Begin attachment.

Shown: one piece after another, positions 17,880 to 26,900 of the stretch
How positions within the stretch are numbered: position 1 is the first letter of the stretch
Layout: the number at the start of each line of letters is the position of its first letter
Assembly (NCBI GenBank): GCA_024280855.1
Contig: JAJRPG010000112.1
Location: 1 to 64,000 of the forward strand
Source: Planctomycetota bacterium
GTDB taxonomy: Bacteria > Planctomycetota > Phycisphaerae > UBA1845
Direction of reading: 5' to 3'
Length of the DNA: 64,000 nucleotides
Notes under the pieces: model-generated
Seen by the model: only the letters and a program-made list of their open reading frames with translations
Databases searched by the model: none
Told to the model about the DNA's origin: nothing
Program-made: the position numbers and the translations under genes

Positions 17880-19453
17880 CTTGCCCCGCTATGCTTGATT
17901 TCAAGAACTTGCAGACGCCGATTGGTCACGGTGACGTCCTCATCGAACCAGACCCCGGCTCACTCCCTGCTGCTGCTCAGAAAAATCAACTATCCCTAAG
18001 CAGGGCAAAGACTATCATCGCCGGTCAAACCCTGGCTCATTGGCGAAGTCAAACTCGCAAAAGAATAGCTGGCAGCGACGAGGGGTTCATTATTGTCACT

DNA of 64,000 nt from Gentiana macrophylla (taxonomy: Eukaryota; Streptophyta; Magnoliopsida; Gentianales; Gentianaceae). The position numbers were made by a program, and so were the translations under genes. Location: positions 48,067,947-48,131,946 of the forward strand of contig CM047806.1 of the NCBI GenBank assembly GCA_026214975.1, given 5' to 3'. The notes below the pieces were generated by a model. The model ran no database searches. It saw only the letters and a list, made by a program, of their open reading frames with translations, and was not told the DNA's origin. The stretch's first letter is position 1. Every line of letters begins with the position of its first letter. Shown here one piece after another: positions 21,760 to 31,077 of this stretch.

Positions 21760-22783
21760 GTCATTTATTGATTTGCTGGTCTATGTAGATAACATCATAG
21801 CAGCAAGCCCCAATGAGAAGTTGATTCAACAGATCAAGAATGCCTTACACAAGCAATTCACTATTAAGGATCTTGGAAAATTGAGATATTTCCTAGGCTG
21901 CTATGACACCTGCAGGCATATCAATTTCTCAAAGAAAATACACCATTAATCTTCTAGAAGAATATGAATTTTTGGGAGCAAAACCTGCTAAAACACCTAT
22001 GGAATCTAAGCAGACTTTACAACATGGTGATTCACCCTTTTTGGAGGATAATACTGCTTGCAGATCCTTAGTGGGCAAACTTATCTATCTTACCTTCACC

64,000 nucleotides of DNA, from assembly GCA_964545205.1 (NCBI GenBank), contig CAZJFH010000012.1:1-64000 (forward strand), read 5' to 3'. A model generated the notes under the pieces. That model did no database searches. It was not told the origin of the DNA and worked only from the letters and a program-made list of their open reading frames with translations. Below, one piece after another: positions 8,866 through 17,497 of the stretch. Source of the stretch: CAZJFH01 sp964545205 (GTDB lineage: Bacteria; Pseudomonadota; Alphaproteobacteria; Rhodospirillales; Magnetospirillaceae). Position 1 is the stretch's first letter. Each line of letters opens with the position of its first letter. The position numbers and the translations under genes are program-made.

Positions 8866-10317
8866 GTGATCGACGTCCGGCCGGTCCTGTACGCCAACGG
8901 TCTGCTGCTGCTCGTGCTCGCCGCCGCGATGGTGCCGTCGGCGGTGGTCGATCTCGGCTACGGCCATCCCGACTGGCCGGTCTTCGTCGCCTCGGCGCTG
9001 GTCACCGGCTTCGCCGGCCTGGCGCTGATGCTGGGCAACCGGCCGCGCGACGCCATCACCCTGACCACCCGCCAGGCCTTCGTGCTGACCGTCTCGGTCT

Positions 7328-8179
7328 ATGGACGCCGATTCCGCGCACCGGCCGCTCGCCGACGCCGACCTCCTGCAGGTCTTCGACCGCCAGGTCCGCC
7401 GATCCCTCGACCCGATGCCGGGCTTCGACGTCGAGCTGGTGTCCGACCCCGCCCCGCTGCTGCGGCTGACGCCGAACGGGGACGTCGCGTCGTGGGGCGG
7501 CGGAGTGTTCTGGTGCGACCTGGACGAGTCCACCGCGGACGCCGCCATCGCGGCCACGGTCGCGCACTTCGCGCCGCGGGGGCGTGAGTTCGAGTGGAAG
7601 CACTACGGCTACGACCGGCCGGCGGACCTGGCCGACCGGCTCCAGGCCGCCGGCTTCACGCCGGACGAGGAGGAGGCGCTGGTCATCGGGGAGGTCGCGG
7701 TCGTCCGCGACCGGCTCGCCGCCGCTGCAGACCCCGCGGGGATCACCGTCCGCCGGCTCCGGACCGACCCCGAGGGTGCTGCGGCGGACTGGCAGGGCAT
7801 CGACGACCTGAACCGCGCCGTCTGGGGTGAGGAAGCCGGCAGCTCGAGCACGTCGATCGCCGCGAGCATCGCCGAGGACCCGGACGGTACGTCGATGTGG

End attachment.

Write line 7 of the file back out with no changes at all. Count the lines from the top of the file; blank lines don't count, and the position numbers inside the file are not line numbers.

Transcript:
Source: Planctomycetota bacterium